Third quarter net production from Cana averaged a record 117 million cubic feet of gas equivalent per day, including 1,300 barrels of condensate per day and 4,000 barrels of NGLs. This is a 12% increase on a sequential quarter basis. By year end 2011, we expect to drive our net Cana production up more than 100% to 250 million cubic feet equivalent per day, including 14,000 barrels per day of condensate and NGLs. In addition to enhancing upstream economics, the liquids-rich portion of the Cana field also create opportunities from a midstream perspective.
To capture this value, just as we have in the Barnett and Arkoma, we are building a gas processing facility. Construction of the Cana plant is essentially complete and we expect to begin processing next month. The facility will have an initial processing capacity of 200 million cubic feet per day and will be capable of extracting up to 15,000 barrels of NGLs per day. The plant's processing capacity is expandable to 600 million a day as our volumes from the field grow.
Shifting to the Barnett Shale field in North Texas. In the third quarter, our net production reached the previous all-time high of 1.2 Bcf equivalent per day, including over 40,000 barrels of NGLs and condensate per day. This illustrates the depth of our inventory in contrast to that of many of our peers. With virtually no lease expiration issues and thousands of remaining high-quality locations, we have considerable capital flexibility in the Barnett. It is likely that we will choose to run a 12-rig program in 2011 with a focus on the liquids-rich portion of the play. This level of activity should allow us to maintain our current production level. With most of our activity in the Barnett now focused on drilling multiple wells from a single pad, we are finding that we are able to achieve even greater levels of efficiency. We have also continued to improve drilling efficiency and recently set a new record of eight days from spud to rig release for three recent Barnett wells. We are currently running 16 operated rigs in the Barnett, but we'll relocate four of these late next month.
Moving to the Haynesville Shale. After derisking much of our held-by production acreage in the Carthage area during 2009, our 2010 activity has focused on our term acreage in the southern area. However, given the rising service cost environment in the Haynesville, and a deep inventory of other attractive opportunities in our portfolio, our term acreage in the Haynesville does not directly attract capital within our portfolio. Therefore, we are continuing to bring in industry partners that are interested in developing this acreage. Keep in mind, the Haynesville drilling we did in 2009 in the Carthage area confirmed that we have a repeatable, economically attractive play under a more normalized gas price environment. Since this acreage is held by production, we have the luxury of pursuing this resource when the gas price and the cost environment is most favorable.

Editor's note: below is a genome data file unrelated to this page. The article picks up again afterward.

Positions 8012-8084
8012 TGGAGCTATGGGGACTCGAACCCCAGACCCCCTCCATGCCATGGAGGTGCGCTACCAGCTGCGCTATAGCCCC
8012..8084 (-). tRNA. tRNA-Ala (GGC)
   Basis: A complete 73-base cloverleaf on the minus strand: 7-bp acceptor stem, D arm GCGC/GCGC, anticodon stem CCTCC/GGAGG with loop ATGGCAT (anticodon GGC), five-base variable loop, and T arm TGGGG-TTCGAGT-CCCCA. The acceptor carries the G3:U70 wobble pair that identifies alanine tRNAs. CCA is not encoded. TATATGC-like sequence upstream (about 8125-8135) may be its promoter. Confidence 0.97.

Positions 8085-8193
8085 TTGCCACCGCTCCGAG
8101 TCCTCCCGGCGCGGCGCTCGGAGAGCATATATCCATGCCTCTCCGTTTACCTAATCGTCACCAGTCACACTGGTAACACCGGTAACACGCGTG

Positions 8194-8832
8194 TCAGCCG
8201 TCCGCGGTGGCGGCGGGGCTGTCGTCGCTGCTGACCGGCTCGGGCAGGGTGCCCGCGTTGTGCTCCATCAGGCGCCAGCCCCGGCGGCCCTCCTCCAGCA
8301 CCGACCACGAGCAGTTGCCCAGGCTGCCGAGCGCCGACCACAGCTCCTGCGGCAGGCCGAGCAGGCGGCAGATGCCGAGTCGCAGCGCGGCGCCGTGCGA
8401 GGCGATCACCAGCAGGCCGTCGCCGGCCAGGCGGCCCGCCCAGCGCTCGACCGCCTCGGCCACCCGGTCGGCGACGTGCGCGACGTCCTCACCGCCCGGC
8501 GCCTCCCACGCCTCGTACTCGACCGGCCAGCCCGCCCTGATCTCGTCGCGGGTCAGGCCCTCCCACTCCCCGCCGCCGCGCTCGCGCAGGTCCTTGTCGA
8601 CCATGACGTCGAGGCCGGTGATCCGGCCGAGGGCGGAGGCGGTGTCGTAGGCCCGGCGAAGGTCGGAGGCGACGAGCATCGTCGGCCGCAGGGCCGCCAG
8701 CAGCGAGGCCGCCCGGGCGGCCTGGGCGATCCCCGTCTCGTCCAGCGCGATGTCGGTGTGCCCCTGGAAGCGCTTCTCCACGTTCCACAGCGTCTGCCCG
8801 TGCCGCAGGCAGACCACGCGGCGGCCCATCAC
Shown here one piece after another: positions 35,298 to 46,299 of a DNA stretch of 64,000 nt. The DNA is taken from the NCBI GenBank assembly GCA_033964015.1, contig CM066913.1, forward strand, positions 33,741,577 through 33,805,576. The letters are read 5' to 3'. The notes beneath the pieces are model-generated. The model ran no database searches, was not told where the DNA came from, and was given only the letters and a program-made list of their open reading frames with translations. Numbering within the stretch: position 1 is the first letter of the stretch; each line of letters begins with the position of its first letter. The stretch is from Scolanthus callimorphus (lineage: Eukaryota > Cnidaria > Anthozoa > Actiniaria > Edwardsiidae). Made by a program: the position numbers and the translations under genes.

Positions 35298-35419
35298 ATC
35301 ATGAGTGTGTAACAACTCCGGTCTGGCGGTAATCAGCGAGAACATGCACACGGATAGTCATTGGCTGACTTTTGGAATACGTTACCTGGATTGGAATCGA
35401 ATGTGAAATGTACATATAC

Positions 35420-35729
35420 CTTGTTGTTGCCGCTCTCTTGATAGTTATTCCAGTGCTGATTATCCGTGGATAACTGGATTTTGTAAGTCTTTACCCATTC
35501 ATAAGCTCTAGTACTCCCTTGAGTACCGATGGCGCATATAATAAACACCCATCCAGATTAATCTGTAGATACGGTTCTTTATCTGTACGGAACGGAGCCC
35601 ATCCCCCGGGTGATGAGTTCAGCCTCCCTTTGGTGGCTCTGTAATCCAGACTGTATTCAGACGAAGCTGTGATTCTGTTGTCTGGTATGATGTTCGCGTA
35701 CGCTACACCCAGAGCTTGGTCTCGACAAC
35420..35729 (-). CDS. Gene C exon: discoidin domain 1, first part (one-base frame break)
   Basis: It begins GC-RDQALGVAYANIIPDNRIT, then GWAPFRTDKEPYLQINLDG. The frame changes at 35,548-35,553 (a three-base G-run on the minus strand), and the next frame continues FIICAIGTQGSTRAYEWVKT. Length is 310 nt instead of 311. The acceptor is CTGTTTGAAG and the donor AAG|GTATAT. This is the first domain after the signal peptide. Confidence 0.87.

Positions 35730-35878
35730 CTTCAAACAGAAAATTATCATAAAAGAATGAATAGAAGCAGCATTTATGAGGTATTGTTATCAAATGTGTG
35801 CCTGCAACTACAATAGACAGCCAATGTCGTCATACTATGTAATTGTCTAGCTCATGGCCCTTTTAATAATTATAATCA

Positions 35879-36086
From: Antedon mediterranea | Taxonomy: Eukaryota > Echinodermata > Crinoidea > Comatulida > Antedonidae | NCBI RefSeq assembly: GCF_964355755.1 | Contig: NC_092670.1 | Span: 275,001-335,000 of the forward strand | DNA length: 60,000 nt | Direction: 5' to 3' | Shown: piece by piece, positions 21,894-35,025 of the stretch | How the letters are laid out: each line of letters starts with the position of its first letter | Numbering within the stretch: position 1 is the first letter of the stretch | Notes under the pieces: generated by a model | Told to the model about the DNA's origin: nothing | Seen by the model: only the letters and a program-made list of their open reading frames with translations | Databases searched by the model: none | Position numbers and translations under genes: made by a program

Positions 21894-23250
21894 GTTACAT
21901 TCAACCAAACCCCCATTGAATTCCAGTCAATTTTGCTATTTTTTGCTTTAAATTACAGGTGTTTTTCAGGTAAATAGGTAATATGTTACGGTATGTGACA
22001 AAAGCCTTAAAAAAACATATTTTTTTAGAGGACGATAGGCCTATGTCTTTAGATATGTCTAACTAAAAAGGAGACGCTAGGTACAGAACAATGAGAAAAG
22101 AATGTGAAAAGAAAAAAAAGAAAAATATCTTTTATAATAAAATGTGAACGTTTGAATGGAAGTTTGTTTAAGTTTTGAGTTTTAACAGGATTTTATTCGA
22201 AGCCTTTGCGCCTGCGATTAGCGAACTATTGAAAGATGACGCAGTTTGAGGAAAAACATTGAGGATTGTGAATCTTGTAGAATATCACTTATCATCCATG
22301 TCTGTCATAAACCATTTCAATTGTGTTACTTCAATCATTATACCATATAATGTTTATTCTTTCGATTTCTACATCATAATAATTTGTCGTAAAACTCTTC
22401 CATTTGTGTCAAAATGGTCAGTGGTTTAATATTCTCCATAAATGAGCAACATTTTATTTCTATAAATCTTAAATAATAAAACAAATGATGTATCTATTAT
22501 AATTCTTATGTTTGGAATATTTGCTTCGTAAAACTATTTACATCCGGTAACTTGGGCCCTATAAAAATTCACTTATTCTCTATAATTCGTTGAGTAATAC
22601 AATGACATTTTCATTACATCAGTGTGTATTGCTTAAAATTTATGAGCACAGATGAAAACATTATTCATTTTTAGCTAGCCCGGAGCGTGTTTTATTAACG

And finally, in the Horn River Basin of Northern British Columbia, we have now drilled all seven horizontal wells that we planned for this year. Four of these wells have been completed and we expect to have them tied in and producing by year end. Our producing wells at Horn River continue to perform better than expected, supporting an average EUR of 7 to 8 Bcf equivalent per well. Given that the Horn River is dry gas, we plan to spend minimal capital there in 2011. With that, I will turn the call over to Jeff Agosta for the financial review and outlook. Jeff?
Thanks, Dave, and good morning, everyone. Today, I will begin by looking at some of the key drivers that shaped our third quarter financial results and review how these factors impact our outlook for the upcoming quarter and 2011. As Vince mentioned earlier, we have reclassified the assets, liabilities and results of operations from our international assets into discontinued operations for all accounting periods presented. Since we completed our exit from the Gulf of Mexico during the second quarter, our third quarter results from continuing ops represent just our North American Onshore operations. Or in other words, the result of the repositioned Devon.
Looking first to production. In the third quarter, we produced 56.4 million oil equivalent barrels or approximately 613,000 barrels per day. This was in line with the production forecast range we've provided during last quarter's call and about 1% less than last quarter's production for our North American Onshore assets. You may recall that during last quarter's call, we told you that production from the second quarter had benefited from a 9,000 barrel per day royalty adjustment related to prior periods.
Also, due to a scheduled plant turnaround, Jackfish was off-line for three weeks during the third quarter. As a result, average daily production from Jackfish was 8,000 barrels per day lower on a sequential quarter basis. Removing the out-of-period royalty adjustment, and the impact of Jackfish maintenance, sequential quarter production was up almost 2%. On a year-over-year basis, third quarter production for our North American Onshore assets increased 22,000 barrels per day or 4%. As mentioned before, an 11% increase in oil and NGL production drove the favorable comparison.
Looking ahead, our high-quality North American Onshore assets remain on track to deliver full year production of 223 million to 224 million equivalent barrels. This implies fourth quarter production of 625,000 to 635,000 Boe per day, or roughly 10% over fourth quarter 2009 production.